Weather and storm patterns are becoming more unpredictable. Being prepared to work storms means preparing NOW, not “I’ll wait until …”
Check out our guest blog about the devastating tornados that swept through 12 states over the weekend. In addition, Subtropical Storm Melissa is forming east-southeast of Bermuda.
We’re here to help you be prepared to help others in the aftermath of these unpredictable storms. Here’s the information about the November storms.
By: Dr. Jeff Masters, 3:23 PM GMT on November 18, 2013
A rare and deadly late-season tornado and severe weather outbreak blitzed the Midwest U.S. on Sunday, killing at least six people and leaving widespread significant damage.
A tornado preliminarily rated as a violent EF-4 touched down in New Minden, Illinois, east of St. Louis, carving a path of destruction three miles long, killing two people, and blowing semi trucks off of I-64. The twister was one of only twenty EF-4s to occur in the U.S. in November dating back to 1950, and was the third most northerly November EF-4 ever observed, according to data from the Tornado History Project.
The most widespread damage from Sunday’s outbreak occurred in the town of Washington (population 16,000), about 140 miles southwest of Chicago, where another powerful EF-4 tornado destroyed or heavily damaged 250 – 500 homes and an apartment complex. A northern Illinois man says he discovered mail belonging to Washington residents on his property in Channahon, about 80 miles northeast Washington, according to the (Peoria) Journal-Star. Three other tornado deaths occurred in Massac County in the far southern part of Illinois, making Sunday the deadliest November tornado outbreak in Illinois history.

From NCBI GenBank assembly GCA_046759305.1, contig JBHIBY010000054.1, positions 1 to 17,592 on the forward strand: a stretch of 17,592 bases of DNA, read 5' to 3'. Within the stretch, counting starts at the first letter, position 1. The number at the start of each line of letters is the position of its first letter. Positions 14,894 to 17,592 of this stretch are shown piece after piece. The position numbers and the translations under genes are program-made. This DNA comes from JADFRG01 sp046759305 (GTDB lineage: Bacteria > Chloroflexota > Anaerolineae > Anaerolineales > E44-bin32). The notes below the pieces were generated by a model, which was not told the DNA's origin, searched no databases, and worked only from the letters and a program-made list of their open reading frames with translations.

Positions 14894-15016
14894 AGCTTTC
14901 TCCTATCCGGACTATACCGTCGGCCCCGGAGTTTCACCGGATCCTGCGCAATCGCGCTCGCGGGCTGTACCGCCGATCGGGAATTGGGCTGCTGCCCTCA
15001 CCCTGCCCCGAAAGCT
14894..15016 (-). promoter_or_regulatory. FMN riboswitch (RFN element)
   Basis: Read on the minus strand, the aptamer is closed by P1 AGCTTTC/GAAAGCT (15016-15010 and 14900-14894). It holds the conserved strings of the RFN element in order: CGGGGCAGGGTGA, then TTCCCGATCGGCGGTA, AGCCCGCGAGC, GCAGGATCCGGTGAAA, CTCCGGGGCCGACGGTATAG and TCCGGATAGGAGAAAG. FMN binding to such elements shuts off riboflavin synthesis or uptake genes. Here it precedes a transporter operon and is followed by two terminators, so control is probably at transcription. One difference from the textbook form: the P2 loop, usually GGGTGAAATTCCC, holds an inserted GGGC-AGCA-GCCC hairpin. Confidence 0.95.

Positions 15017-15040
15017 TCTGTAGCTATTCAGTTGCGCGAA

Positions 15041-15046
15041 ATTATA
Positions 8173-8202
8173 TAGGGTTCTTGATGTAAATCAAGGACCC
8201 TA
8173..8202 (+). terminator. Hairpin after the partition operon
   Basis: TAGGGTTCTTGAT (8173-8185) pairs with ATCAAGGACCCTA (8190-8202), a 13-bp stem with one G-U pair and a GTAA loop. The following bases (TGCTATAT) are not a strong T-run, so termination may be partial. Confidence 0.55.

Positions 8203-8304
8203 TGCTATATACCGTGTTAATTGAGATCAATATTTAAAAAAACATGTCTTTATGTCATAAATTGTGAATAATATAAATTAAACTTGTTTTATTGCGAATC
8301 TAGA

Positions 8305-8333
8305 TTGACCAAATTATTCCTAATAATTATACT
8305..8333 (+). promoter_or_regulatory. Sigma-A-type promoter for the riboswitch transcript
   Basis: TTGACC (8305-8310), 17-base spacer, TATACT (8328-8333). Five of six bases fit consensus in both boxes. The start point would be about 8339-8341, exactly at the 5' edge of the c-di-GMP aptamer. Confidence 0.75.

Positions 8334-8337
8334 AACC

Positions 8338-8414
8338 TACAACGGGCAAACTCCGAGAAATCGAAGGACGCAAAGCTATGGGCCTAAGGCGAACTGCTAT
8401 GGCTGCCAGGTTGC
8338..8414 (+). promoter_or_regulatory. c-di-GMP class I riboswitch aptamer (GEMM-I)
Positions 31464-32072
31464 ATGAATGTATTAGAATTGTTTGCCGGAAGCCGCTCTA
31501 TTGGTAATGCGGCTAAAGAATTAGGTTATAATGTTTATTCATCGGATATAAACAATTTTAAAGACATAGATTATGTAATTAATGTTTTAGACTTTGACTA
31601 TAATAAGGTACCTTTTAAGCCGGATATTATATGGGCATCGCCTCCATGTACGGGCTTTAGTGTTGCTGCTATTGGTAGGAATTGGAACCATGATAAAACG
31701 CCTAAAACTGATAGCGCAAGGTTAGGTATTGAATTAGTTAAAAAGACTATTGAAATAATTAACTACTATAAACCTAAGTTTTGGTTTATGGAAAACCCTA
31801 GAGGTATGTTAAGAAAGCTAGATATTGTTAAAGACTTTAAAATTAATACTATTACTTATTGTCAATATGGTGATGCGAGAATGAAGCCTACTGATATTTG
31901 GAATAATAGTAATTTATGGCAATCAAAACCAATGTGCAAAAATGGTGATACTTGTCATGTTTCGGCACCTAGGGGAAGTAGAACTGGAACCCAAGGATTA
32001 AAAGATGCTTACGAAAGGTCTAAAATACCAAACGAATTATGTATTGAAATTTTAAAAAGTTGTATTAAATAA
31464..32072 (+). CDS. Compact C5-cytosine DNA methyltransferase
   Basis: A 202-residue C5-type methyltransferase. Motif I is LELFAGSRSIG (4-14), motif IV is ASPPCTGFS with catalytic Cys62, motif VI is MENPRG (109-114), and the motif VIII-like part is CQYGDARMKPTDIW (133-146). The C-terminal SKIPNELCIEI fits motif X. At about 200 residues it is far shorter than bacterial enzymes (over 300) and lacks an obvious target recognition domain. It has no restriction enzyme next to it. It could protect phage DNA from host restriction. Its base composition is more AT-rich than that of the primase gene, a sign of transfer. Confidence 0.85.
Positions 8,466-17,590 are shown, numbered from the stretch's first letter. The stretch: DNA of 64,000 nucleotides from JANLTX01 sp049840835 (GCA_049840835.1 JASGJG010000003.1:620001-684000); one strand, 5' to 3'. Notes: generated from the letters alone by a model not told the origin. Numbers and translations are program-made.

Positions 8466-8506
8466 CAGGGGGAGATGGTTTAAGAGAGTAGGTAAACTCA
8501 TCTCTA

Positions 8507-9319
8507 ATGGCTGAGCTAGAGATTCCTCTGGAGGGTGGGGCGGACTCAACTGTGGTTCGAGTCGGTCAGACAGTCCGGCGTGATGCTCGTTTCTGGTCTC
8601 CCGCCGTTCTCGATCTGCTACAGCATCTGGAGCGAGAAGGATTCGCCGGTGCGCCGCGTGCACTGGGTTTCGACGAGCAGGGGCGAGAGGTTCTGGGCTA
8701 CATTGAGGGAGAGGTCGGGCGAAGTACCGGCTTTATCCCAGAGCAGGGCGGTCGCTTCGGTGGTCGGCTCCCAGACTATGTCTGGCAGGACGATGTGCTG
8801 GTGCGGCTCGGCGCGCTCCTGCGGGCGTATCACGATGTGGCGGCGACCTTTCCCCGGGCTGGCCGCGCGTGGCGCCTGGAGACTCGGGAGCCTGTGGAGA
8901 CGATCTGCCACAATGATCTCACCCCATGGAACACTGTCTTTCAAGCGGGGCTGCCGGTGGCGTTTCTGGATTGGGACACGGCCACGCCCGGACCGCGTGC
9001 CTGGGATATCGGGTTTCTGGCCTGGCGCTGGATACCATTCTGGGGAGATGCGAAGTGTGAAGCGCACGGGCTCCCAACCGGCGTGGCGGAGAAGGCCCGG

NOAA’s Storm Prediction Center logged 68 preliminary tornado reports, along with 412 reports of high wind gusts and 32 reports of hail. Sixteen of the wind gusts were in excess of 74 mph (hurricane strength).
A strange 2013 tornado season
Sunday’s tornado outbreak is yet another anomaly in what has been a very unusual 2013 tornado season. The top three tornado outbreaks have occurred in November, January, and October–well outside the usual spring/summer peak of tornado season:
Top Five Tornado Days of 2013
01/29/13: 62 tornadoes
11/17/13: 68 (filtered) tornadoes, but likely to decrease once damage surveys completed
10/31/13: 42 tornadoes
05/20/13: 32 tornadoes
05/31/13: 30 tornadoes
It’s been an unusually slow severe weather season, with the 2013 preliminary tally of 818 tornadoes before Sunday the lowest year-to-date count since the extreme drought year of 1988. However, when severe weather outbreaks have come, they have been unusually destructive.
There have been five severe weather outbreaks topping $1 billion in damages this year. This is the third highest number of such disasters on record, going back to 1980. The record is shared by 2011 and 2012, with seven billion-dollar-plus severe weather outbreaks, according to NOAA’s National Climatic Data Center.
Prior to Sunday’s severe weather outbreak, there were seven billion-dollar weather disasters in the U.S. in 2013. Five of these disasters were severe weather outbreaks–the third highest such total in history.